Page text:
10 new stocks make our Safest Dividend Yield Model Portfolio this month. November’s Safest Dividend Yield Model Portfolio was made available to members on November 22, 2016.

Recap from October’s Picks

Our Safest Dividend Yield Model Portfolio (+6.8%) outperformed the S&P 500 (+2.5%) last month. The best performing stocks in the portfolio were large cap stock Kohl’s Corporation (KSS), which was up 25%, and small cap stock, Inteliquent (IQNT), which was up 35%. Overall, 12 out of the 20 Safest Dividend Yield stocks outperformed the S&P in October.

The success of the Safest Dividend Yield Model Portfolio highlights the value of our forensic accounting (featured in Barron’s). Companies with strong free cash flow provide higher quality and safer dividend yields because we know they have the cash to support the dividend. By analyzing footnotes in SEC filings, we are able to calculate cash flow more accurately and diligently for 3000+ companies under coverage.

This Model Portfolio only includes stocks that earn an Attractive or Very Attractive rating, have positive free cash flow and economic earnings, and offer a dividend yield greater than 3%. We think this combination provides a uniquely well-screened group of stocks that can deliver returns greater than the market.

New Stock Feature for November Cummins Inc. (CMI: $137/share)

Cummins Inc. (CMI), diesel and natural gas engine manufacturer, is one of the additions to our Safest Dividend Yield Model Portfolio in November.

Over the past decade, Cummins has grown after-tax profit (NOPAT) by 10% compounded annually and currently earns an 11% return on invested capital (ROIC). Over the same time, Cummins has increased its dividend payment from $0.09/quarter in 4Q06 to $1.02/quarter in 4Q16. Figure 2 provides details on CMI’s dividend growth over the last five years. CMI’s dividend currently yields 3% compared to 2% for the S&P 500.

Figure 1: Dividend Growth Since 4Q11


Sources: New Constructs, LLC and company filings

Rising Free Cash Flow Aids In Dividend Security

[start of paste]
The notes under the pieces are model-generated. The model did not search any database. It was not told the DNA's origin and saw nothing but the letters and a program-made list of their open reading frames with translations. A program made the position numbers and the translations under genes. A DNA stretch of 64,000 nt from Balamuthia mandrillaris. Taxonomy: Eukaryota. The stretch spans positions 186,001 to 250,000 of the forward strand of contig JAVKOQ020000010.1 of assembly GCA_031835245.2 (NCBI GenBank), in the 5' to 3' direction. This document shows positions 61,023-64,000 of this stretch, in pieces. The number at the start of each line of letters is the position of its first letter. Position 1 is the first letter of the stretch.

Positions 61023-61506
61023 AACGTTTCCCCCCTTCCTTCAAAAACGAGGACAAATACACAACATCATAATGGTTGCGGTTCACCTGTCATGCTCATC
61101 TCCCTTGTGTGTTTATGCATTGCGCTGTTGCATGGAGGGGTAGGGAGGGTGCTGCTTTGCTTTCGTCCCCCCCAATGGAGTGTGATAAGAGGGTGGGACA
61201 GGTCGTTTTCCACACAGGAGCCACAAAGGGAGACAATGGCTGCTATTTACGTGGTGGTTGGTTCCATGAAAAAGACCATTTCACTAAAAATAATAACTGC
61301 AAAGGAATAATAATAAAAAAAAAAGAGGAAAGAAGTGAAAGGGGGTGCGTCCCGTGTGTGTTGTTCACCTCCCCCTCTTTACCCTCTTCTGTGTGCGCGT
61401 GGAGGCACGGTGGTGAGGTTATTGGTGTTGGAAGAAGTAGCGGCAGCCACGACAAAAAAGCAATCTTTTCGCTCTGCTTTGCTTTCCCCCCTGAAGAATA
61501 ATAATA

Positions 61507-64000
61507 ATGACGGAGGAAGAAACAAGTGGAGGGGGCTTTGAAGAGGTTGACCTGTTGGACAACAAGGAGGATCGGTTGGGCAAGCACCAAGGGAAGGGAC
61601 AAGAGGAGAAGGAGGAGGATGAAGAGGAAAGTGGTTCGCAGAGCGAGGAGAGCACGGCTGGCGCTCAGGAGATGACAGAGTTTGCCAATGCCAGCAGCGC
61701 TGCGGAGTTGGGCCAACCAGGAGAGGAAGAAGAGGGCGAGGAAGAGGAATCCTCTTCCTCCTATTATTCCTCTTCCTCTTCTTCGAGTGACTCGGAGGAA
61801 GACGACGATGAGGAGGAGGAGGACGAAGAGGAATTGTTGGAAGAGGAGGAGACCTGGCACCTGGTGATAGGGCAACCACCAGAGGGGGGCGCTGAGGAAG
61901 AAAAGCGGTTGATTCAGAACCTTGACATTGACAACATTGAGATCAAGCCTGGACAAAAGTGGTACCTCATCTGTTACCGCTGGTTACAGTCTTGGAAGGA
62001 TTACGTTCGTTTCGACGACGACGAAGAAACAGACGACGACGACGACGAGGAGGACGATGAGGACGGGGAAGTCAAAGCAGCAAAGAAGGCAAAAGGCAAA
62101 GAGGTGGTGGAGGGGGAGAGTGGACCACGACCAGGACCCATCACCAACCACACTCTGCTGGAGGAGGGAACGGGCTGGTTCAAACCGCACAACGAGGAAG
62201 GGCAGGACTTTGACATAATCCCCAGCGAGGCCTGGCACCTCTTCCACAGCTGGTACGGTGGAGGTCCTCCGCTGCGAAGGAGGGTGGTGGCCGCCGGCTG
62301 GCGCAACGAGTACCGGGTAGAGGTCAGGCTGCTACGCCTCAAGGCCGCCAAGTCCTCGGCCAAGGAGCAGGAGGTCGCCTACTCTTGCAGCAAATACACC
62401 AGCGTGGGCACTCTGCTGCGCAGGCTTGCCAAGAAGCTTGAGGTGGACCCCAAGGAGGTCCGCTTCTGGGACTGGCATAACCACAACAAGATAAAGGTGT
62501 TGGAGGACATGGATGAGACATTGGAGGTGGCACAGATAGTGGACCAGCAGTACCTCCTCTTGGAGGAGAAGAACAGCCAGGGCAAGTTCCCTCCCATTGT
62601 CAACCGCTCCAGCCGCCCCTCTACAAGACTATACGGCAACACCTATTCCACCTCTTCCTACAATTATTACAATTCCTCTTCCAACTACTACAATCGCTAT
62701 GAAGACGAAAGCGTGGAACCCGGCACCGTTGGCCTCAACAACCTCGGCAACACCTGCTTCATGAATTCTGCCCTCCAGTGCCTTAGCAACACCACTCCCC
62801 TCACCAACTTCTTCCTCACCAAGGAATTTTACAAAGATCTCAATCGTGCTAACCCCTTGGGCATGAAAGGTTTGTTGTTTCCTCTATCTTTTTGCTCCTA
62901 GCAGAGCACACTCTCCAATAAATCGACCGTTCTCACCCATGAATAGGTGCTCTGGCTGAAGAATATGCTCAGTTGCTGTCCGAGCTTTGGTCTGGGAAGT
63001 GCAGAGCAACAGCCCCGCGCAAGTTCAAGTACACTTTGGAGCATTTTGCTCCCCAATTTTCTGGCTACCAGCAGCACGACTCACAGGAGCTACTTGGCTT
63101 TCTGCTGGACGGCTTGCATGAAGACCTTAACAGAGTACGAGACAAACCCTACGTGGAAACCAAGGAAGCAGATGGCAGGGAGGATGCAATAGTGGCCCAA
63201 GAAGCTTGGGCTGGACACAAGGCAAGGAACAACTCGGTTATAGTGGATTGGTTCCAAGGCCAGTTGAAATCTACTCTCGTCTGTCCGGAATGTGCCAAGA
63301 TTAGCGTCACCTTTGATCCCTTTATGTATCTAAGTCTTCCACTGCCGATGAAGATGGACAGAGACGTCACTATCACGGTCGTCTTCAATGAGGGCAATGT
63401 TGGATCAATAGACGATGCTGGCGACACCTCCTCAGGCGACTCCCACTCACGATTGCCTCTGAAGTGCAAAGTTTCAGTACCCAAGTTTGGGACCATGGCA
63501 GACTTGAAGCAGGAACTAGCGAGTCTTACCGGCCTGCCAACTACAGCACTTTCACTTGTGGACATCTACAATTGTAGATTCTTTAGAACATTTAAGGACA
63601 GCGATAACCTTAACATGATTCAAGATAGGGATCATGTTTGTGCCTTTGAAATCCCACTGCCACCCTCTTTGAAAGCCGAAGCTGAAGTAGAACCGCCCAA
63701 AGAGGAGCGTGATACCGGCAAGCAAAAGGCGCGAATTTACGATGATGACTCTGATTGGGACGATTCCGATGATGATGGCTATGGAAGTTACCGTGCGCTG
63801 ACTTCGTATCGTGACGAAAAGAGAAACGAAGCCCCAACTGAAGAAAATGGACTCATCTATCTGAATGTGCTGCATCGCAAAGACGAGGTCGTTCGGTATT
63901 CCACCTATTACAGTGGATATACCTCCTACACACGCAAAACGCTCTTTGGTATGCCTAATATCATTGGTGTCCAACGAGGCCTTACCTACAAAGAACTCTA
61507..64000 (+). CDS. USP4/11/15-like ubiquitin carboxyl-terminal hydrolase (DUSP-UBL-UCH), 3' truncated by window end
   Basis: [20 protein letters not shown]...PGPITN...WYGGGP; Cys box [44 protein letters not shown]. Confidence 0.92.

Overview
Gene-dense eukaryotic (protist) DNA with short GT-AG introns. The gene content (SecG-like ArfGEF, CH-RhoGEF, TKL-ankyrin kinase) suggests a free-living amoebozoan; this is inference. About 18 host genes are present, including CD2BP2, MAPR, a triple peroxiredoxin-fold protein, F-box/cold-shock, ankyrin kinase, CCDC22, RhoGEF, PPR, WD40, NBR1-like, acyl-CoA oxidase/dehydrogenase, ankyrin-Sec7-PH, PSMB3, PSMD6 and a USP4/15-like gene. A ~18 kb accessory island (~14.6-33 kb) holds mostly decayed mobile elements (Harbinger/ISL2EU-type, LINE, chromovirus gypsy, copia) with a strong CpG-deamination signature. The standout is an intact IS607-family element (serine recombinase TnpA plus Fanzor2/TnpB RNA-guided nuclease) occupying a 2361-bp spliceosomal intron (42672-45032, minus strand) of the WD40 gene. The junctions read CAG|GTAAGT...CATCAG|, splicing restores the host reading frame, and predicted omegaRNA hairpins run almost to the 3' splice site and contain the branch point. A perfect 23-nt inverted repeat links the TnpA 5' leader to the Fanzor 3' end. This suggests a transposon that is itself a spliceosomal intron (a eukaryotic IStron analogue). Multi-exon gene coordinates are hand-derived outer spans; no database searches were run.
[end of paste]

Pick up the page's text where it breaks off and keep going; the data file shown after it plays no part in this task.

As with all companies in the Safest Dividend Yield Model Portfolio, Cummins earns positive free cash flow and economic earnings. In fact, CMI has generated positive FCF every year since 2008, to the tune of cumulative $4.6 billion, per Figure 2. Companies with strong free cash flow provide higher quality dividend yields because we know the firm has the cash to support its dividend. On the flip side, dividend yields from companies with low or negative free cash flow cannot be trusted as much because the company may not be able to sustain such a high dividend for much longer.

Figure 2: Improving Free Cash Flow


Sources: New Constructs, LLC and company filings

Despite Price Increase, CMI Remains Undervalued

Despite Cummins’ share price increasing 58% year-to-date, shares remain undervalued. At its current price of $137/share, CMI has a price-to-economic book value (PEBV) ratio of 1.3. This ratio means the market expects CMI’s NOPAT to grow by only 30% over the remainder of its corporate life. Such expectations seem pessimistic for a firm that has grown profits by 10% compounded annually over the past decade.

If Cummins can achieve 9% NOPAT margins (5 year average, and TTM margin) and grow NOPAT by just 6% compounded annually for the next decade, the stock is worth $161/share today – an 18% upside. Coupled with CMI’s 3% dividend yield, this stock provides a great low risk/ high reward opportunity.

Impacts of Footnotes Adjustments and Forensic Accounting

In order to derive the true recurring cash flows, an accurate invested capital, and a real shareholder value, we made the following adjustments to Cummins’ 2015 10-K:

Income Statement: we made $1.3 billion of adjustments with a net effect of removing $339 million in non-operating expense (2% of revenue). We removed $836 million related to non-operating expenses and $497 million related to non-operating income. See all adjustments made to CMI’s income statement here.

Balance Sheet: we made $4.1 billion of adjustments to calculate invested capital with a net increase of $1.1 billion. The most notable adjustment was $1.4 billion (12% of reported net assets) related to other comprehensive income. See all adjustments to CMI’s balance sheet here.

Valuation: we made $3.5 billion of adjustments with a net effect of decreasing shareholder value by $2.2 billion. The largest adjustment to shareholder value was the removal of $2.5 billion in total debt, which includes $555 million in off-balance sheet operating leases. This lease adjustment represents 2% of CMI’s market value. Despite the net decrease in shareholder value, CMI remains undervalued.

This article originally published here on November 23, 2016.

Disclosure: David Trainer, Kyle Guske II, and Kyle Martone receive no compensation to write about any specific stock, style, or theme.

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